“If you got it, flaunt it”, would be the best way to talk about the traction slide on your overview. In fact, show it early, often since in the absence of other stronger parts of your business, traction trumps theory.
Progressively, % growth is the easiest to show if you have small numbers or have numbers other than revenue. The next best is to show the revenue curve (up and to the right hopefully) followed by revenue with some key snapshot metrics.
The thing you are trying to do with the traction slide is to prove that you have validation in the market. Hence, showing traction in the short term with users, or longer term in terms of growth is a good start, but traction with revenue and key metrics is the best place to be. See the slide example below.
For most SaaS businesses, though, showing revenue over a decent period of time (1 year preferably) or at least since the time you started getting revenue along with growth rates helps.
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I am not a fan of using snapshot based traction, since it tends to obfuscate the growth and also does not help the investor figure out the lines from the dots. You want them to get a sense that your business has been growing for a good period of time. In the absence of having strong growth metrics, I’d still use some numbers.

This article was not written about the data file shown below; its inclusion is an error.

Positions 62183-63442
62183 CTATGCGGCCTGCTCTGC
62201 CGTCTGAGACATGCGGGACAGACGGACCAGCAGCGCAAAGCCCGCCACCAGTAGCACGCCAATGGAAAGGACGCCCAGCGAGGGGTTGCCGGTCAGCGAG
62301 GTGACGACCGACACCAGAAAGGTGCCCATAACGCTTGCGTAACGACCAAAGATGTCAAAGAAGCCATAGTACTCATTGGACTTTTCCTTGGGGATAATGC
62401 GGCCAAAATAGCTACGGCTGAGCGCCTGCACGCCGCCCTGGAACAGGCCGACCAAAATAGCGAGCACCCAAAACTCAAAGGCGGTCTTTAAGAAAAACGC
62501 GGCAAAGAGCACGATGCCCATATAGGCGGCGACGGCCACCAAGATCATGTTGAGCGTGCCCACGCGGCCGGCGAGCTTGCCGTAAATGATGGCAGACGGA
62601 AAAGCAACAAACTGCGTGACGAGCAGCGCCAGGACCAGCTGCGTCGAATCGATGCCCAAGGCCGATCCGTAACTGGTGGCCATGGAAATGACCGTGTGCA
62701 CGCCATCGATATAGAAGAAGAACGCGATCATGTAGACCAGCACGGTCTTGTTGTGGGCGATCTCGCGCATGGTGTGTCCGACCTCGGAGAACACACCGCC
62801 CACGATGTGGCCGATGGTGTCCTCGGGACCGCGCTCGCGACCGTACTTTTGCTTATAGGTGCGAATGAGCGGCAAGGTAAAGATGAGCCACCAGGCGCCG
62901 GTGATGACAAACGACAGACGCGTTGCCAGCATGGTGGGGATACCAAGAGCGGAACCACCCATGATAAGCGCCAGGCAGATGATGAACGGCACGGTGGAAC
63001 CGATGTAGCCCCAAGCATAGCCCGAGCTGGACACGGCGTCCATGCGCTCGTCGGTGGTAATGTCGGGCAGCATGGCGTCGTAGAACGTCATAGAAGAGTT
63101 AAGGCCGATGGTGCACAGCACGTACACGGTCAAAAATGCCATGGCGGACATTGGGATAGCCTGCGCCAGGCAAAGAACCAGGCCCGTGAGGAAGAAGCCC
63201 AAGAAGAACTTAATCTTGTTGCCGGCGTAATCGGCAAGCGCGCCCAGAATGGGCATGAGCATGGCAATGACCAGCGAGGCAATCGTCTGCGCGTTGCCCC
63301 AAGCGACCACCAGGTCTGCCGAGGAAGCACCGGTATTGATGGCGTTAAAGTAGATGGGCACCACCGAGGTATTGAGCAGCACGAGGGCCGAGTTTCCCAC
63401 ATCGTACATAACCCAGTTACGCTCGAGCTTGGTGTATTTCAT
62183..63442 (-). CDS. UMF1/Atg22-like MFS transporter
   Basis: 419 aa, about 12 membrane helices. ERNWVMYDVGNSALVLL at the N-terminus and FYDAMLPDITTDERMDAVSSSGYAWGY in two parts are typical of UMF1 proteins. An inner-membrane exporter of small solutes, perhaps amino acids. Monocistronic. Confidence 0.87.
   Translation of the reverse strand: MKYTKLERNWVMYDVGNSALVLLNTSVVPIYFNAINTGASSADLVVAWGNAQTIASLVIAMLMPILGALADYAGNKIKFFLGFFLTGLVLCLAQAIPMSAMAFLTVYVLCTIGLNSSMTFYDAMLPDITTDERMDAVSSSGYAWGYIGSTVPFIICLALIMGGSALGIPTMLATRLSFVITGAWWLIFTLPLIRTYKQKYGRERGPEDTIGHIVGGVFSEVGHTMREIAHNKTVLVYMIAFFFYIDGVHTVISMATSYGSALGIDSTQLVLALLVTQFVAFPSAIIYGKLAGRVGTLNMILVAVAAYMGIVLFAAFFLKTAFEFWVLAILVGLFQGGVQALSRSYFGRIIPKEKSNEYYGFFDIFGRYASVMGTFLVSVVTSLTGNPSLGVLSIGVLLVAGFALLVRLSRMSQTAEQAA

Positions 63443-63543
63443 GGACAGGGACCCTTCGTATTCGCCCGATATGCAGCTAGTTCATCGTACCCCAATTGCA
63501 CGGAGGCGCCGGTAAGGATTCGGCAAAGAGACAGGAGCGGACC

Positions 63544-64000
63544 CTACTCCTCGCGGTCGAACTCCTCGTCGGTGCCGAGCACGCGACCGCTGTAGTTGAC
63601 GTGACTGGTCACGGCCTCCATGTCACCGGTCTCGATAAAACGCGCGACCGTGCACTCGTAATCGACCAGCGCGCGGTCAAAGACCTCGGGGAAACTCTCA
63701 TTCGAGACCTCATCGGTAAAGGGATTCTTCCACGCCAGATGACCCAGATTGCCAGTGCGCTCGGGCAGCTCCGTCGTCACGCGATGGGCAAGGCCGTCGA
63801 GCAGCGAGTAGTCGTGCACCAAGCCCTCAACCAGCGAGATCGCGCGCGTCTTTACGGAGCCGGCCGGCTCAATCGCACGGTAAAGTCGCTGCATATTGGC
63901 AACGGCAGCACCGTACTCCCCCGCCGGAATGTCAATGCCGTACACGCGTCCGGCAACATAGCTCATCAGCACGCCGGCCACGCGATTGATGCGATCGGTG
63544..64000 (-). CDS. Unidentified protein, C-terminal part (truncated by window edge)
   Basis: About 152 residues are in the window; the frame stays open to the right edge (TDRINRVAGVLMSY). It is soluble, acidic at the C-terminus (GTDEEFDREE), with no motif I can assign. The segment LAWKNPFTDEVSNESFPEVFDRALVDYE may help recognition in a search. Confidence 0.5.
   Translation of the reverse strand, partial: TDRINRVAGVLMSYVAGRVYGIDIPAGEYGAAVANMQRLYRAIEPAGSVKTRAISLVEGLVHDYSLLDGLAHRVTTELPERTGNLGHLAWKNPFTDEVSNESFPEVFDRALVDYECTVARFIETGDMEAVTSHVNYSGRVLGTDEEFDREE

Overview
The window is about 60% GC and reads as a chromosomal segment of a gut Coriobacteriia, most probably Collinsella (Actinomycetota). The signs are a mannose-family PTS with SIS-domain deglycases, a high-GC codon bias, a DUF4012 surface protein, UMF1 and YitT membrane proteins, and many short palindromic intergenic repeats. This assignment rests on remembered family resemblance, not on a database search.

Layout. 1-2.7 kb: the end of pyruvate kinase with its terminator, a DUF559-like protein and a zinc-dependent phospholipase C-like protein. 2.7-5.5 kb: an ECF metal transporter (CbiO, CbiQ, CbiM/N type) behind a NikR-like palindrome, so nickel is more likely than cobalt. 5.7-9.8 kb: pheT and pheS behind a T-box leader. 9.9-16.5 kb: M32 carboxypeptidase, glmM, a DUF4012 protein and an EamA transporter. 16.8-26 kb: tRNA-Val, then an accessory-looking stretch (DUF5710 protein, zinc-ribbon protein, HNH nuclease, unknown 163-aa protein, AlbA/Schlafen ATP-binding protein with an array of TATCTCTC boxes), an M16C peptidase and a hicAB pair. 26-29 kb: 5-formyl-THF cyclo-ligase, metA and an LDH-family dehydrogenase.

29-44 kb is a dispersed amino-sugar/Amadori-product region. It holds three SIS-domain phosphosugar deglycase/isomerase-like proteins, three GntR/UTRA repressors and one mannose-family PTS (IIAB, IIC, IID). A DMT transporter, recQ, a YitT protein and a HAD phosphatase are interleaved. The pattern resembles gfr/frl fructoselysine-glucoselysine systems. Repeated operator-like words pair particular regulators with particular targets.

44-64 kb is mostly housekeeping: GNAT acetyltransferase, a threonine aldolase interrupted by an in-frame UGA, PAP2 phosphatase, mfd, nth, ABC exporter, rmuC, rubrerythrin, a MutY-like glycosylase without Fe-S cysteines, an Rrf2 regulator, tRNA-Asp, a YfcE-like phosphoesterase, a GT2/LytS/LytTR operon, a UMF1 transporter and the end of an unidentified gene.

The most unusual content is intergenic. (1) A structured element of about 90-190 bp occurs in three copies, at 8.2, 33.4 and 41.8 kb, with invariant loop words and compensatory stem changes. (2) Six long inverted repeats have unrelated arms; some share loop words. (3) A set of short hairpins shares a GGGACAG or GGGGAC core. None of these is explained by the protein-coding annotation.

Absolute revenue graphs are good as well, but I’d advice most folks to show % growth and keep the numbers private to be shared during your operating plan discussion. You dont want to give any of your competitors or investors in your competitors, any knowledge of the strength of your business.
The graph above has the revenue and mentions growth rate, but I prefer to show them next to each other as MatterMark has done before.
Sometimes when your business is fairly recent, and your product depends on user growth initially, not revenue, you could use either the monthly signup graph or bar chart.
Above all I’d say the #1 tip for your traction slide is to focus on the headline, once your decide which metric to show. The title of your slide show tell the user about exciting development in your business from a traction standpoint.
So, instead of using words like traction, revenue, signups, etc. I’d say
1. 40% growth in user MoM, for 8 months
2. 212% growth in revenue YoY, at $500K
3. $150K revenue, 97% Margins, 40% growth in users MoM
That way, even if the audience is glancing back to their smart phone, they got the key takeaway that you were trying to convey.